Convicted Cop-Killer Abu-Jamal Granted Appeal, Widow of Slain Officer Eviscerates Judge


The widow of a slain police officer took a judge to task on Sunday during an interview with “Fox & Friends.”

Maureen Faulkner was clearly incensed, but frankly, given the circumstances, I’m stunned she wasn’t even more furious.

On Thursday, Philadelphia Common Pleas Judge Leon Tucker reinstated appeal rights to former Black Panther Mumia Abu-Jamal, according to WHYY-TV.

Abu-Jamal was convicted in 1982 of the murder of Philadelphia police Officer Daniel Faulkner. According to The Associated Press, Faulkner’s death occurred in Dec. 9, 1981.

Abu-Jamal spent decades on death row, becoming an international celebrity for anti-death penalty activists and leftists around the globe.

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In 2011, however, the state of Pennsylvania agreed to limit the sentence to life without parole because of flaws in the original jury instructions, according to NPR.

According to Fox News, Abu-Jamal’s final appeal of his conviction was rejected in 2012.

Six years later, however, Tucker ruled that a former Pennsylvania Supreme Court Justice involved in that sentencing should have recused himself.

Tucker found that former Justice Ronald Castille had exhibited potential bias in the ruling because of his prior position as Philadelphia district attorney when Abu-Jamal was filing earlier appeals.

Maureen Faulker absolutely took Tucker to task on “Fox & Friends” for his ruling. And as I mentioned above, it’s hard to blame her.

“I’m absolutely outraged with Leon Tucker. Tucker has no merit on this judgment. (Castille) had nothing to say about Mumia Abu-Jamal, he had no prejudice,” Faulkner said. “This is going to open the door for so many murderers to be able to do this and appeal this.

“Mumia Abu-Jamal shot my husband between the eyes, he executed my husband,” Faulker said. “I’m never going to let this go.”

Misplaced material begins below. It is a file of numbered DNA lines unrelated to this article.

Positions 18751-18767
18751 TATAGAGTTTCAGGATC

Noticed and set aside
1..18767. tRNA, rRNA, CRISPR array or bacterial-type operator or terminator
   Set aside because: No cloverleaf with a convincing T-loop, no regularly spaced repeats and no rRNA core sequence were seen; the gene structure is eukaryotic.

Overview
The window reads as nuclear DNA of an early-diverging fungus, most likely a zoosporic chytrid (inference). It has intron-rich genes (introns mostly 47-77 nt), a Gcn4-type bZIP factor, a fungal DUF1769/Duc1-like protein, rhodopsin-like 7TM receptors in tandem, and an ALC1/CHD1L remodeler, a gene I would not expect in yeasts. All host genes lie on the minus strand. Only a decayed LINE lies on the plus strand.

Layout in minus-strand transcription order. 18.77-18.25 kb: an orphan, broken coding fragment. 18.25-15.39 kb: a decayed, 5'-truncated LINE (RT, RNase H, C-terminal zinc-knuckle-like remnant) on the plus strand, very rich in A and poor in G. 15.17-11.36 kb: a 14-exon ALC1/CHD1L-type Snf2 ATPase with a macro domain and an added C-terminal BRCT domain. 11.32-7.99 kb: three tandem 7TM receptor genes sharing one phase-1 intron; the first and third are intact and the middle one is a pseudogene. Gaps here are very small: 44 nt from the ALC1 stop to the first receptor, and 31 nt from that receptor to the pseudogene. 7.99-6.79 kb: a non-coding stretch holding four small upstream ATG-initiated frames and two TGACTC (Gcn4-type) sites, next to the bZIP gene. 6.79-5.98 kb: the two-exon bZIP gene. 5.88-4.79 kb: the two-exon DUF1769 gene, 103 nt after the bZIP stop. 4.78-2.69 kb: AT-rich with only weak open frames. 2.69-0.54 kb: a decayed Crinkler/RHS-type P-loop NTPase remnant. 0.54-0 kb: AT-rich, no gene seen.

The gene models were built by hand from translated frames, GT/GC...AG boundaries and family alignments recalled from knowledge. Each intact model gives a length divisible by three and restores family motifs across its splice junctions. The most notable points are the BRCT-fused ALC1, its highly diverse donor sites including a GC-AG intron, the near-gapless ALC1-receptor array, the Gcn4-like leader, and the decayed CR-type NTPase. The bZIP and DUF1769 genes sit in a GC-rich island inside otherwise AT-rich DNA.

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Faulkner lamented what she perceived as the growing leniency for murderers in America.

“All over the country, they’re reducing sentences on murderers, they’re allowing them out of prison, and it’s wrong. It’s so wrong.”

Faulkner’s most searing response to Tucker made her feelings abundantly clear.

“To Judge Leon Tucker: I hope you can sleep at night with the decision you made, because you know it was not the right one,” Faulkner added.

Do you agree with this slain officer's widow?

According to the AP, Tucker had Faulkner removed from the courtroom when he rendered his verdict.

“Thirty-eight years!” Faulkner yelled immediately after Tucker’s ruling. “This is wrong!”

Abu-Jamal, a former taxi driver, Black Panther and radio host, killed Faulkner after a routine traffic stop gone awry. Daniel had gotten into a physical confrontation with William Cook, Abu-Jamal’s younger brother, during the stop. That’s when Abu-Jamal allegedly shot Daniel in the back and then in the face.

Abu-Jamal has long maintained his innocence and even wrote published a book,”Live from Death Row,” in 1996. To many leftists, Abu-Jamal has long since been a symbol of the need for criminal justice reform.

But for Maureen Faulkner, Abu-Jamal is a reminder of one of the most painful memories of her entire life, if not the most painful. And Judge Leon Tucker is drudging it back up in the worst possible way.

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Bryan Chai has written news and sports for The Western Journal for more than five years and has produced more than 1,300 stories. He specializes in the NBA and NFL as well as politics.
Bryan Chai has written news and sports for The Western Journal for more than five years and has produced more than 1,300 stories. He specializes in the NBA and NFL as well as politics. He graduated with a BA in Creative Writing from the University of Arizona. He is an avid fan of sports, video games, politics and debate.
Class of 2010 University of Arizona. BEAR DOWN.
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